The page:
Forgot your password?
typodupeerror

Comment: Re:Why do ISPs even provide email? (Score 1) 96

by mibus (#43219013) Attached to: Telstra Bigpond To Use Outlook.com As Email Handler

Why do ISPs still provide email?

FWIW; I've seen inside a few large ISP mail deployments, but I speak for myself in my comments here and not my employer (etc etc etc).

Why do ISPs provide email? Because a huge percentage of customers use it, and want it.

I personally don't (I have my own domain, and use Google apps), and know very few people who do, but lots and lots of customers still use it. I can't get into numbers for obvious reasons, but it's seen as being incredibly important, up to and including in the CxO layer, and a lot of money gets spent on supplying it and improving it.

Comment: Re:And that will also mark (Score 1) 378

by mibus (#41946955) Attached to: GNOME 3.8 To Scrap Fallback Mode

Oddly enough netbooks exist, or at the other extreme you've got 64 CPUs and 256GB of RAM but only crappy 2000era Matrox graphics. Neither of those, and a pile of other cases in between (eg. desktop with Intel graphics), are going to be able to do much or anything to accelerate the graphics in a window manager so there should be a fallback that doesn't need a GPU. If the fallback is handing over to something else like fluxbox, fine, that's better than the current situation.

Eh? I bought literally the cheapest netbook I could, and its GPU is more than capable of making GNOME3 perfectly smooth.

If you want a fallback for non-GPU, there's no reason it has to be part of the GNOME stack - LXDE, XFCE, Fluxbox, etc - all perfectly reasonable fallbacks that you can select during login.

Comment: Re:Due process? (Score 1) 285

by mibus (#41317631) Attached to: 8th Circuit Upholds $220,000 Verdict In Jammie Thomas Case

This wasn't a "oops, I didn't know I was stealing...sorry!" case...this was a "you can't prove s**t, BRING IT" case...and so they brought it. Case closed.

I don't think anybody here is arguing about guilt here, I think the thing to remember is paying over $200k in fines for torrenting one album is just fucking stupid and shouldn't be allowed in the first place. If the judgement was for $9250 overall rather than per song, this wouldn't be news.

Comment: Re:Ouch (Score 1) 272

by mibus (#41306469) Attached to: Activision Blizzard Secretly Watermarking World of Warcraft Users

The embedded IP address is the IP address of the server you're connected to. IP addresses are not personal information. The account name is not personal. If I follow this logic your email address is personal information, and so is your license plate?

Yes, I consider those things my personal details, along with my street address, phone number, bank account number, etc. etc.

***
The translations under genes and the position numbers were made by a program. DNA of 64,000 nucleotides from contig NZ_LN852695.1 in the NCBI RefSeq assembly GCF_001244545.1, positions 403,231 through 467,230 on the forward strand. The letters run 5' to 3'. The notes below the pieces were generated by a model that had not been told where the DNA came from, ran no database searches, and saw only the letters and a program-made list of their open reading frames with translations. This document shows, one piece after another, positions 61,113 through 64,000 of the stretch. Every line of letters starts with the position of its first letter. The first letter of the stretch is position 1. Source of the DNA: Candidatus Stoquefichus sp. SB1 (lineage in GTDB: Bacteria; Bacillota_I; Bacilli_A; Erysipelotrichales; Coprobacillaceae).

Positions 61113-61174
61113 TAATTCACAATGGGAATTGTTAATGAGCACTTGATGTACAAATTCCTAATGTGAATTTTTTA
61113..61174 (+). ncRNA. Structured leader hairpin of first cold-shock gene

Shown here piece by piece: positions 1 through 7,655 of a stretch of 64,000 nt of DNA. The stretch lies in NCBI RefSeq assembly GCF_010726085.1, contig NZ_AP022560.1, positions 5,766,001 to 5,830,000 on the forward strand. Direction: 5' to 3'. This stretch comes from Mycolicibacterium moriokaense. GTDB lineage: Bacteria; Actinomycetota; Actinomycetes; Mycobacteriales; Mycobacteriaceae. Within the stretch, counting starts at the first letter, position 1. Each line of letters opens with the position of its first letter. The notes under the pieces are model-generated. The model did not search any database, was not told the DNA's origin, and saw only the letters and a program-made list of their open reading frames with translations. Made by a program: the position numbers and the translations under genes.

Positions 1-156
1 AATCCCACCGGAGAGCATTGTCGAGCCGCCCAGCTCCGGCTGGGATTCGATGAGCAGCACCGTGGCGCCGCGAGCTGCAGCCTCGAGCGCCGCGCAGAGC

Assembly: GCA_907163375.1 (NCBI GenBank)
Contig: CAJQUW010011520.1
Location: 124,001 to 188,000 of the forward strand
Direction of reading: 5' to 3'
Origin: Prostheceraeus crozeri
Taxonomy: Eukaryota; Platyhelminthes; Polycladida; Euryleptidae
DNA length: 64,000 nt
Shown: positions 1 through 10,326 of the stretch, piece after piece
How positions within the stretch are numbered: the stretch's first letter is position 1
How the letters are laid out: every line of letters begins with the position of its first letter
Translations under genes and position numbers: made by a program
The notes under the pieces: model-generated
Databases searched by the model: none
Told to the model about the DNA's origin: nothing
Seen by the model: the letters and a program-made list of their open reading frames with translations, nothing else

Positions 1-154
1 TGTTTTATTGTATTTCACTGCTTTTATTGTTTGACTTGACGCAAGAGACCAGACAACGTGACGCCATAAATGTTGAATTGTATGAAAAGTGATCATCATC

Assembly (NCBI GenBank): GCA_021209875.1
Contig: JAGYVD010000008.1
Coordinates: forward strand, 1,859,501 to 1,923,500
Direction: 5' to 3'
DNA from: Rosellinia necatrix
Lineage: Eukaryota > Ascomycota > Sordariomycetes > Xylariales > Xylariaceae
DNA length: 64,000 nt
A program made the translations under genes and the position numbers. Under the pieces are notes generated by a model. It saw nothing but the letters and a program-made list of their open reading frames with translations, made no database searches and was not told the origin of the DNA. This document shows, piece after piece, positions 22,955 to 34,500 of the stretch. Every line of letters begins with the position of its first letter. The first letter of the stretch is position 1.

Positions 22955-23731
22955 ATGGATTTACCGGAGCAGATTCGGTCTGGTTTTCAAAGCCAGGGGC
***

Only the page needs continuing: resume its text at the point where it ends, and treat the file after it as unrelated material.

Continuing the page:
Comment: Re:Polygamy (Score 2) 804

What I'd really like to hear is for a gay marriage advocate to explain to me why polygamy should be illegal yet gay marriage should be legal.

Why does it matter if polygamy is legal? That's a different discussion that everyone will have different opinions on, and can be dealt with without entwining it with same-sex marriage. Let each be debated on its own merits.

Comment: Re:Exactly why we don't need IPv6 (Score 1) 329

by mibus (#40106241) Attached to: Sales of Unused IPv4 Addresses Gaining Steam

I can tell you that when the big switch happens, at least in the flyover states, its gonna be a big fucking mess. Can you HONESTLY say that if someone showed you a pile of IP V6 addresses and said "One of these has a problem in either the address or the subnet" you could just pick it out on the fly? But I bet even your average teen wouldn't have a problem spotting the 184 address in a pile of 192 addresses because it would stick out like a sore thumb.

Without specifically addressing your example, I'd like to say that I (as a sysadmin, who has been running v6 servers for ~3 years) MUCH prefer v6 addresses.

Let's take 2001:44b8:8020:ff00::84. I remember that one off the top of my head, as it happens. And, actually, I remember a LOT of the v6 addresses for servers I look after, off the top of my head. Why? Because they make sense.

2001:44b8::/32 belongs to the organisation I currently work for. "80" is always in there for our Adelaide datacentres. (b0 for Sydney, c0 for Melbourne, etc). Different prefixes are allocated for customer use. "20" is because it's the second DC (Our primary DC is 8060, aka ADL6). :ff00: designates a VLAN interface - :ffxx: VLANs are all ones for Systems Infrastructure. ::84? Primary DNS resolver. ::85 is a secondary. Other system types have other common IP groupings.